We consider next petitioner's argument that the Commissioner's determination should be annulled because of the protracted delay between ALJ Villa's recommended decision in 2006 and the Commissioner's final determination over five years later in 2011. The Court of Appeals has recently reiterated that “ ‘[a] rule that rendered every administrative decision void unless it was determined in strict literal compliance with statutory procedure would not only be impractical but would also fail to recognize the degree to which broader public concerns, not merely the interests of the parties, are affected by administrative proceedings' “ (Matter of Dickinson v. Daines, 15 NY3d 571, 575 [2010] ), quoting Matter of Syquia v. Board of Educ. of Harpursville Cent. School Dist., 80 N.Y.2d 531, 535 [1992] ). “Limits regarding the time within which an administrative agency must act ‘are generally construed as discretionary in the absence of express limits on the authority of the agency to act after the time period’ “ (Matter of Court Reporting Inst. v. New York State Educ. Dept., 237 A.D.2d 1, 4 [1997], quoting Matter of Estate of Clifford v. New York State Empls. Retirement Sys., 123 A.D.2d 1, 4 [1986] ). “When an administrative body fails to comply with procedural provisions that are merely directory, relief will be granted only if petitioner[ ] show[s] that substantial prejudice resulted from the noncompliance” (Matter of Syquia v. Board of Educ. of Harpursville Cent. School Dist., 80 N.Y.2d at 535–536). The statute directing the Commissioner to provide a written determination within 30 days of receipt of the complete record does not expressly limit action thereafter or set forth specific consequences (see ECL 27–1305[2][c][3] ). Moreover, given the statutory scheme and significant public concern implicated, we are unpersuaded that the time frame must be considered mandatory. Although we do not condone the Commissioner's protracted delay, nonetheless petitioner failed to establish substantial prejudice resulting therefrom. The delay thus does not necessitate annulment of the Commissioner's determination.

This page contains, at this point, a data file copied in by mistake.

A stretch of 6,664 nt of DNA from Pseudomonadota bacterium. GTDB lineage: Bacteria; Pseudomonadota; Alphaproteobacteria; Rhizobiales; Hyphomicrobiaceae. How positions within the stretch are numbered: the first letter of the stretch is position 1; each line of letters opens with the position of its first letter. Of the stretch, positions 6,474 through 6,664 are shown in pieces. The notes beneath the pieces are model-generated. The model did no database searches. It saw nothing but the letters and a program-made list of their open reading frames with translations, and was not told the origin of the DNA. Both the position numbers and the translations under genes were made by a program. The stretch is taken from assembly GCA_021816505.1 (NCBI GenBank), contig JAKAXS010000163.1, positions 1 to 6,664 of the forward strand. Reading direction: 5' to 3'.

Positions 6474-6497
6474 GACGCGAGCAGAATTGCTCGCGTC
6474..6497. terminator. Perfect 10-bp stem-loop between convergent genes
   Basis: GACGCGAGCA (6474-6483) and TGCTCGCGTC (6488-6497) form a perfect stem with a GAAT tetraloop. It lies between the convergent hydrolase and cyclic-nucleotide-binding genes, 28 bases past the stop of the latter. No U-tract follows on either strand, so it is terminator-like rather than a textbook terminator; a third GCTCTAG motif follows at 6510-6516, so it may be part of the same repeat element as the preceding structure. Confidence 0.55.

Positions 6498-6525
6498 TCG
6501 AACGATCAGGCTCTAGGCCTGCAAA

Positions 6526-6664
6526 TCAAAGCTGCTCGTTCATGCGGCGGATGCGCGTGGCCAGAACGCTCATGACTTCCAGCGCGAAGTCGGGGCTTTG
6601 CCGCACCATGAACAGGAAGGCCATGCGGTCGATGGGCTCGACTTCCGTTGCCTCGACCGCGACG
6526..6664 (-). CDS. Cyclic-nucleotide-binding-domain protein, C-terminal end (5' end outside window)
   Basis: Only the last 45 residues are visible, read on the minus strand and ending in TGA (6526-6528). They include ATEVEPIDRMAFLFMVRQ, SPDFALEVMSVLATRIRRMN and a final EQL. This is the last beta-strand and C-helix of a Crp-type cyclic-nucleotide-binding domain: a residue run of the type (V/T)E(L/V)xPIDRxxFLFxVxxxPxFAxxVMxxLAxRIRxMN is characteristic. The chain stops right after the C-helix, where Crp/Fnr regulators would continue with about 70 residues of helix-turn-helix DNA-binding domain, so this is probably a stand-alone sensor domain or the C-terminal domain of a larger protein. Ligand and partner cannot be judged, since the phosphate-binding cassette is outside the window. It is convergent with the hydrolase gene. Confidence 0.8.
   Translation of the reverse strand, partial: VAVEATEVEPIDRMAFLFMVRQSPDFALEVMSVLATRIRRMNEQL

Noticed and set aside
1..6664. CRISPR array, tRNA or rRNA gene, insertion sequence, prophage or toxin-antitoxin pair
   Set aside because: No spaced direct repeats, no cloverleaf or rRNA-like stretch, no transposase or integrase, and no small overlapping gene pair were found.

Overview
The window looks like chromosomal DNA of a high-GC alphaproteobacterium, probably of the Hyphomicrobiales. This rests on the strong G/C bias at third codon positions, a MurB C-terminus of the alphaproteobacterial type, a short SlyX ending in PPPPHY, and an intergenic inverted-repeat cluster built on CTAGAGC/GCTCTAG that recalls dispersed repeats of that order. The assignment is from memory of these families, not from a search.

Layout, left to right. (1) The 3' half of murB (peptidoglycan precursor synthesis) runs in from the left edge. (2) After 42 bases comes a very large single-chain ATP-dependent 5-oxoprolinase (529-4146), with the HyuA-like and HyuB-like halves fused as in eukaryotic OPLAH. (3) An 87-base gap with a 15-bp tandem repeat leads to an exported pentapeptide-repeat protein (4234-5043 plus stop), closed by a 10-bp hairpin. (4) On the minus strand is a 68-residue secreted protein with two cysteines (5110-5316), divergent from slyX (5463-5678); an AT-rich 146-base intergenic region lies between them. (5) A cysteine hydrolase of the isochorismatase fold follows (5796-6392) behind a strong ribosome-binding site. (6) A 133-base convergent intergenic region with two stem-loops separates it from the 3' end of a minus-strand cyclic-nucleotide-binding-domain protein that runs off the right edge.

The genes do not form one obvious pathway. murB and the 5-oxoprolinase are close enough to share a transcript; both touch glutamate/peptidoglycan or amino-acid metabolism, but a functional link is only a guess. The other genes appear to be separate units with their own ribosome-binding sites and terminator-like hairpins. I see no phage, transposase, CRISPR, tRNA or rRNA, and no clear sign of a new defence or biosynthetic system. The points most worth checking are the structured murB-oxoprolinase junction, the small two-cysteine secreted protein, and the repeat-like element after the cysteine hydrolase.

Petitioner asserts that various errors of law occurred including, among others, that the Commissioner used a standard for determining whether there was a “significant threat” that was inconsistent with the regulations and case law. When striking down an earlier version of a 6 NYCRR part 375 regulation, the Court of Appeals ruled that a “significant threat” must be based upon an actual threat and not solely upon a potential harm resulting from the mere presence of hazardous waste (see Matter of New York State Superfund Coalition v. New York State Dept.of Envtl. Conservation, 75 N.Y.2d 88, 93 [1989] ). Consistent with the New York State Superfund Coalition case, pertinent regulations provide that “the mere presence of hazardous waste at a site ․ is not a sufficient basis for a finding that hazardous waste disposed at the site constitutes a significant threat to the environment” (6 NYCRR former 375–1.4 [c]; see 6 NYCRR 375–2.7[a][4] ).

The Commissioner did not, however, premise his determination in this matter upon the mere presence of PCBs at the site and a potential for harm. He found that a highly toxic contaminant (i.e., PCBs) was present in concentration levels at the site that exceeded the environmental quality standards (see 6 NYCRR part 703; see also 6 NYCRR former 375–1.4[b][7]; 375–2.7[a][3] [viii] ), and he determined that, under such circumstances, the contaminant could constitute a significant threat. We need not decide in this case whether such exceedances of environmental standards alone can—as stated by the Commissioner—constitute a significant threat since ultimately he did not premise his determination solely on such ground. Although setting forth in detail the reasons and record proof supporting a conclusion that the onsite impact of the PCB contamination at the site constituted a significant threat, he went on to find record support for actual threats and offsite impact on the river, wetlands and nearby wildlife. The exceedances of groundwater standards was clearly a significant factor; however, it was considered in conjunction with other proof pertinent to the ultimate finding of a significant threat. We are not persuaded that the Commissioner used an analysis at odds with the regulations or case law.